One point I am glad to make is that sometimes people believe that if you don't have a dark background, the white will then be somewhat blurred. But people who understand the white and contrasts know there can be many, many things that may fall in between. The situation is not one where atrocities occur in our country; there are no sounds of guns any more and no resemblance to ethnic cleansing, and no people dying from the effects of war. When we say our people enjoy peace, it means the people are out of the danger in which they have had to live--living in fear for their lives--in many past years. Even in my small hometown Dawei, a town southeast of Yangon. When we were young we couldn't even go outside town because of the situation. Now you can go out even at night. We hope this will prevail.
In the previous 20 years the situation was not the same. We had a lot of black or brown areas that were not under the control of the government, and there were dangers of ambush and attack. But no more. Now these areas are white areas: clear areas where you can travel even at nighttime without fear. Sometimes people forget that we have just come out of that situation. It is not that we have been living under good times and suddenly we are living under bad times. It is that we have been living under bad times for so long, and suddenly we are living under good times.
Our program of democracy is secondary. Our fundamental program is national unity. Given the fact that we have so many diverse races living together, if we are not united, there will be no chance of survival. A new government can emerge, but unless we have solved our problems of national unity, it will not last long.
Why is this so important to us? Because we live in a very strategic geographical area. If we were in the middle of an ocean it might have been different. We might not have had so many diverse national races. The people came to have diverse dialects because they could not communicate so well from one mountain to another. So different dialects and different clans emerged. Our country is so mountainous and sometimes inaccessible. It's difficult to build roads from east to west. So we have not had much communication between the national races, and that creates a problem.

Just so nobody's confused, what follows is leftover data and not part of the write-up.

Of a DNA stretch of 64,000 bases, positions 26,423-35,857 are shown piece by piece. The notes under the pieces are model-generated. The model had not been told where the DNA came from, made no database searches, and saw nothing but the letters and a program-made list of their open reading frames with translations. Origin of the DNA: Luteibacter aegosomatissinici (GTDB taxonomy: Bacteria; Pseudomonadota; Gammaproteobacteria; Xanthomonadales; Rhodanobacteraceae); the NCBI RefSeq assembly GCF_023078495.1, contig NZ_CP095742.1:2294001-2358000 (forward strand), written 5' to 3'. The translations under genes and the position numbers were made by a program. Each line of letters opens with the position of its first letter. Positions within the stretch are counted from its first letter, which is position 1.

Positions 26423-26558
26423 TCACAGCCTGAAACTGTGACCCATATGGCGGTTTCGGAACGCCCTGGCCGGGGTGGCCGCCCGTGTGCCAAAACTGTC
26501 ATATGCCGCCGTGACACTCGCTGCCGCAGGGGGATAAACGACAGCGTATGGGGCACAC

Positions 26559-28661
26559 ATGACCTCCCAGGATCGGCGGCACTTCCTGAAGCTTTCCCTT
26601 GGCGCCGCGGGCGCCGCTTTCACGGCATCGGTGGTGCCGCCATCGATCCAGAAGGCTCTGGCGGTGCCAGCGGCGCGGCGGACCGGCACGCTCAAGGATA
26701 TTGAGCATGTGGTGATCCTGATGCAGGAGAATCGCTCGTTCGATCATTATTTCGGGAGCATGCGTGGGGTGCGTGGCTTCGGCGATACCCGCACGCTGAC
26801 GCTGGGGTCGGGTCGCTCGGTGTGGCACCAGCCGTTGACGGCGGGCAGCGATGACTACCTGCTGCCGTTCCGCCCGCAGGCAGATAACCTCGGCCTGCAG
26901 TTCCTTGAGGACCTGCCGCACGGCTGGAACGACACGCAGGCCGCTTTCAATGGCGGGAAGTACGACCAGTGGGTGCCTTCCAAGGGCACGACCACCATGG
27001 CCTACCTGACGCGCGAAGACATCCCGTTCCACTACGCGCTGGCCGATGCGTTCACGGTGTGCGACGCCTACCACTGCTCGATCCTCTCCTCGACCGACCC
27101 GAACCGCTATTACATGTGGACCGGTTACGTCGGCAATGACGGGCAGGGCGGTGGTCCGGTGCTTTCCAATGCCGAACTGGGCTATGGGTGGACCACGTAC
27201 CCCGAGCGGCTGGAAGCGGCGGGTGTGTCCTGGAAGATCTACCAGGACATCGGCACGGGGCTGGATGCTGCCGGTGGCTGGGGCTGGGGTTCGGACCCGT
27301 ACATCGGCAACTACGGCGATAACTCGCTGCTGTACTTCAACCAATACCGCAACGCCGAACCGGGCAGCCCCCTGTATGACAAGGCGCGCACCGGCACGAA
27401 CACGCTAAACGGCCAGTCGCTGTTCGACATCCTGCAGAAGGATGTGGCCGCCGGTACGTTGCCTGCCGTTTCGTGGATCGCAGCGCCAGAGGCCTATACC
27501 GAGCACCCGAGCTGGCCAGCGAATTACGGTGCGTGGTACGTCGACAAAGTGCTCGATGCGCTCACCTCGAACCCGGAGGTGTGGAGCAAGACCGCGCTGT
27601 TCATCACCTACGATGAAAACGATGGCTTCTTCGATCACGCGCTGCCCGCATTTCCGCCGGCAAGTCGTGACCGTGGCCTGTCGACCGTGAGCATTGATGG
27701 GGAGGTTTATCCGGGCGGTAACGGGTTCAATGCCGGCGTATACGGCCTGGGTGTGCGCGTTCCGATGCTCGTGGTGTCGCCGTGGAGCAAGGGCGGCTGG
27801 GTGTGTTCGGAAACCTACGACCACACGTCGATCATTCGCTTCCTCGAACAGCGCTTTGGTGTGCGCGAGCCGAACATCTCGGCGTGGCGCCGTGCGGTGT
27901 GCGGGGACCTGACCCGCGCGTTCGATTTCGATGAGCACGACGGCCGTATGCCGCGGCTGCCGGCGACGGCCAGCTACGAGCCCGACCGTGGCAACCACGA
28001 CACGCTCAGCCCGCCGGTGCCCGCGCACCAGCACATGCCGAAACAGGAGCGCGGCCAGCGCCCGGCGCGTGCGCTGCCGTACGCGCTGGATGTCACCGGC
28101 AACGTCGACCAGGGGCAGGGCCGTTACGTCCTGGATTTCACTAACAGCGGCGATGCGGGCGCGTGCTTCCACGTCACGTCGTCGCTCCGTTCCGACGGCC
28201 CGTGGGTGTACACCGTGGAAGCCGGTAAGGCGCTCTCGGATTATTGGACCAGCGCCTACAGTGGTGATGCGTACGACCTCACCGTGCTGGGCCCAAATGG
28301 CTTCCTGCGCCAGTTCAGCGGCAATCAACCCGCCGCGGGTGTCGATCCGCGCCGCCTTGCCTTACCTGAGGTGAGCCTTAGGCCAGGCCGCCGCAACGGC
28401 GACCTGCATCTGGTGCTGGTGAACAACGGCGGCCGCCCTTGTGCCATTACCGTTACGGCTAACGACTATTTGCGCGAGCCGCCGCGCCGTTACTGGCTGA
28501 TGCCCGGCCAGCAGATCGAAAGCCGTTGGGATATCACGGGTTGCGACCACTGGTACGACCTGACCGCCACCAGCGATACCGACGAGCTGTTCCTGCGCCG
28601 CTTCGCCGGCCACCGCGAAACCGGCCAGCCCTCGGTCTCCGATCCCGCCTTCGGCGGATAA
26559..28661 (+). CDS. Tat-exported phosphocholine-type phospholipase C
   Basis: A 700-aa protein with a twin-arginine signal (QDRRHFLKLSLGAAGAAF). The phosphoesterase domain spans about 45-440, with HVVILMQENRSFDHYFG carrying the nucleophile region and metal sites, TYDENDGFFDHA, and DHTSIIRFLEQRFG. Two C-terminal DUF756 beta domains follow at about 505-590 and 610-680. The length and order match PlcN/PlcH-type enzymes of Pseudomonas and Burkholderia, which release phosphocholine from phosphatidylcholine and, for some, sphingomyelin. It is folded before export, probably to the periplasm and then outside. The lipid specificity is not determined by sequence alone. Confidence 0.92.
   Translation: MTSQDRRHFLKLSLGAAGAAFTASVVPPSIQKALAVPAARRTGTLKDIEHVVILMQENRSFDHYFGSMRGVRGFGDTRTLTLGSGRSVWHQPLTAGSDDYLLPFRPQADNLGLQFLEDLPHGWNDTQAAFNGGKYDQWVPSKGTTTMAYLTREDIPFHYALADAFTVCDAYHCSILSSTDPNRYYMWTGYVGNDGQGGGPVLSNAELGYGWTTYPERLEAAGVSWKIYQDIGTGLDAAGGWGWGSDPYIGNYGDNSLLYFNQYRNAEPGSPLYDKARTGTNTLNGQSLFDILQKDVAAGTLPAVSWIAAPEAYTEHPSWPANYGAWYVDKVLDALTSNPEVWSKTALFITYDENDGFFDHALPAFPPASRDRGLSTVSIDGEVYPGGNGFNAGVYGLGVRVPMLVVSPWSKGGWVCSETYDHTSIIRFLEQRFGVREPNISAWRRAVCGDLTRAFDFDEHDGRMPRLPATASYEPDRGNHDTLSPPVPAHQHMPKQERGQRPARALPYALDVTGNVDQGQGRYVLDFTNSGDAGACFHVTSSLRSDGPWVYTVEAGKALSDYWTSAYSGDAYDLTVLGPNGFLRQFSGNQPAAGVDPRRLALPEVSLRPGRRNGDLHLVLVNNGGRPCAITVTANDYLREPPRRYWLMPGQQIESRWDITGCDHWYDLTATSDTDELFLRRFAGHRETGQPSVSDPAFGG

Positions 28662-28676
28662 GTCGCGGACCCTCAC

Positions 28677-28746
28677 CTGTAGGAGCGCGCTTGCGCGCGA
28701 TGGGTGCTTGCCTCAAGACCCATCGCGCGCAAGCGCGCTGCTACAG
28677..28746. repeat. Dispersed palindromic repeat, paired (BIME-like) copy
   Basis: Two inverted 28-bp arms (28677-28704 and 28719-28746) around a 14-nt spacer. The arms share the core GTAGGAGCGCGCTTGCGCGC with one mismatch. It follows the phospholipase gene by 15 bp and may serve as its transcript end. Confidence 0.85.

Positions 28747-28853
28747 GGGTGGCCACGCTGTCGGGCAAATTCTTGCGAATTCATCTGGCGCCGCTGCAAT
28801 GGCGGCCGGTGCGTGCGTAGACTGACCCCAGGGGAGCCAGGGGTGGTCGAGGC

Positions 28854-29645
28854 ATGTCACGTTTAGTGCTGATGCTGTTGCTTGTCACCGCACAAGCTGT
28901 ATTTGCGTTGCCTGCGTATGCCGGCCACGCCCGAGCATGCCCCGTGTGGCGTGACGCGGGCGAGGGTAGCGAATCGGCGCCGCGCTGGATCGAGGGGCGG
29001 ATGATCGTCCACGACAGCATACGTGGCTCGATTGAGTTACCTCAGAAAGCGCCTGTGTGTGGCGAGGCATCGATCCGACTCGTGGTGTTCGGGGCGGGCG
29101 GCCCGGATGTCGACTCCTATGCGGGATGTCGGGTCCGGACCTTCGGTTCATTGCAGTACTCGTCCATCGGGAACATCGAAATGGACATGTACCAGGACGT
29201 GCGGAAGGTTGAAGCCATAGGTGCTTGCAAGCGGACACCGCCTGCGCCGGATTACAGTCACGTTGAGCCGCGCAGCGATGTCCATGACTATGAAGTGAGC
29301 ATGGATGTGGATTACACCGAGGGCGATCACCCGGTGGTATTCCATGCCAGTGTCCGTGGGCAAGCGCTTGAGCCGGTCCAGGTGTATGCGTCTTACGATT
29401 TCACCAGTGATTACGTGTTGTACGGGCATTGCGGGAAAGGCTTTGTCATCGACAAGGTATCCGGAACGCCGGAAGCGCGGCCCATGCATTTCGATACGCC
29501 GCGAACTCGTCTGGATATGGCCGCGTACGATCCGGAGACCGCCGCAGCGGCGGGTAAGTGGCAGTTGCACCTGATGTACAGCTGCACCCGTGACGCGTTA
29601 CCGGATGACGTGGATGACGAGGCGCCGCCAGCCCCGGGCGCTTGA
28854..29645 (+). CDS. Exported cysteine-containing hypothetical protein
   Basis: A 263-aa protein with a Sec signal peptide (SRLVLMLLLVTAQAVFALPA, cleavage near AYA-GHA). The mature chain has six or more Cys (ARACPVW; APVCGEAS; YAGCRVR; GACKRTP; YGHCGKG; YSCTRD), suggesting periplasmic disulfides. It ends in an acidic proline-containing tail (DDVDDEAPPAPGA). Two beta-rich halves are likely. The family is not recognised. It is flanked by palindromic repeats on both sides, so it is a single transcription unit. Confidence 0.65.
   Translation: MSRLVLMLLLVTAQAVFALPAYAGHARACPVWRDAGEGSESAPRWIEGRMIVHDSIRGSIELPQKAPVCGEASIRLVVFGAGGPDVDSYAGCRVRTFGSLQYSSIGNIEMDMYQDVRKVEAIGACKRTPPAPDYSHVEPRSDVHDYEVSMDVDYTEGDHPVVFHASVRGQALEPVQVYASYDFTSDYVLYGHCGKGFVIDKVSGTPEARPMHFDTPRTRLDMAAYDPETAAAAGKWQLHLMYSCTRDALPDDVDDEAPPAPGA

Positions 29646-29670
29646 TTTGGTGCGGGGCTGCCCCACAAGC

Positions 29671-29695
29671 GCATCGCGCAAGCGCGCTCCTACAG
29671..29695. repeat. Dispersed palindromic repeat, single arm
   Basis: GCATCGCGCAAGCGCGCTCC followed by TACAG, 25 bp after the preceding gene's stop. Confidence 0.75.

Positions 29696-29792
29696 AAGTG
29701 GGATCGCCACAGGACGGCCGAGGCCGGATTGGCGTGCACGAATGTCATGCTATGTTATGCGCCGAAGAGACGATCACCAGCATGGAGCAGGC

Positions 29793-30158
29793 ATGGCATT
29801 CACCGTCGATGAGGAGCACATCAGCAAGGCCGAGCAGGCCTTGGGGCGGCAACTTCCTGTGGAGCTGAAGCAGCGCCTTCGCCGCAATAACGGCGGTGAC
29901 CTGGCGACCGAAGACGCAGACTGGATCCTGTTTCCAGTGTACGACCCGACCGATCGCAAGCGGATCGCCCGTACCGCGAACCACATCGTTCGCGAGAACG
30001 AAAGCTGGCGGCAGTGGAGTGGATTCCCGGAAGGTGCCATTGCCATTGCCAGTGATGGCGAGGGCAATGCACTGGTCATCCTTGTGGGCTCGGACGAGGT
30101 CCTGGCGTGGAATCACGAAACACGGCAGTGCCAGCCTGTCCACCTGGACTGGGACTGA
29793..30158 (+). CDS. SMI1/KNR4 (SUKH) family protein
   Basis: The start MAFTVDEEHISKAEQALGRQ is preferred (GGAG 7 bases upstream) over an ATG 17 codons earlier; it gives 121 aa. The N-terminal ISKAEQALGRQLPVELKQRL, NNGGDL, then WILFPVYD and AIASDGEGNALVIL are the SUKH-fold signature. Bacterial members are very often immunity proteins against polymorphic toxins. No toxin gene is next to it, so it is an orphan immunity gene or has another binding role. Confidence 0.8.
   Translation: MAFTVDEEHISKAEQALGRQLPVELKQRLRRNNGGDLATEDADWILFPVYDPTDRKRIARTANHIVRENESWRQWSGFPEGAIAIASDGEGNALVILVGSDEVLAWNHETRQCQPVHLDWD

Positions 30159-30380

But the main reason unity was so important is that we have been so divided in the past. Our history under British colonial rule was also very much divide and rule. If I were a colonial master, I might do the same thing, because the main people living in the Irrawaddy valleys, who were called Myanmars, were rebellious, unruly people. When Britain annexed our country to its empire, it realized these people were the hardest to govern, because of our independence, which we are still very proud of. We are very independent people and very different from others, perhaps because of our high mountain ranges which make our country very difficult to invade. The British came from the sea.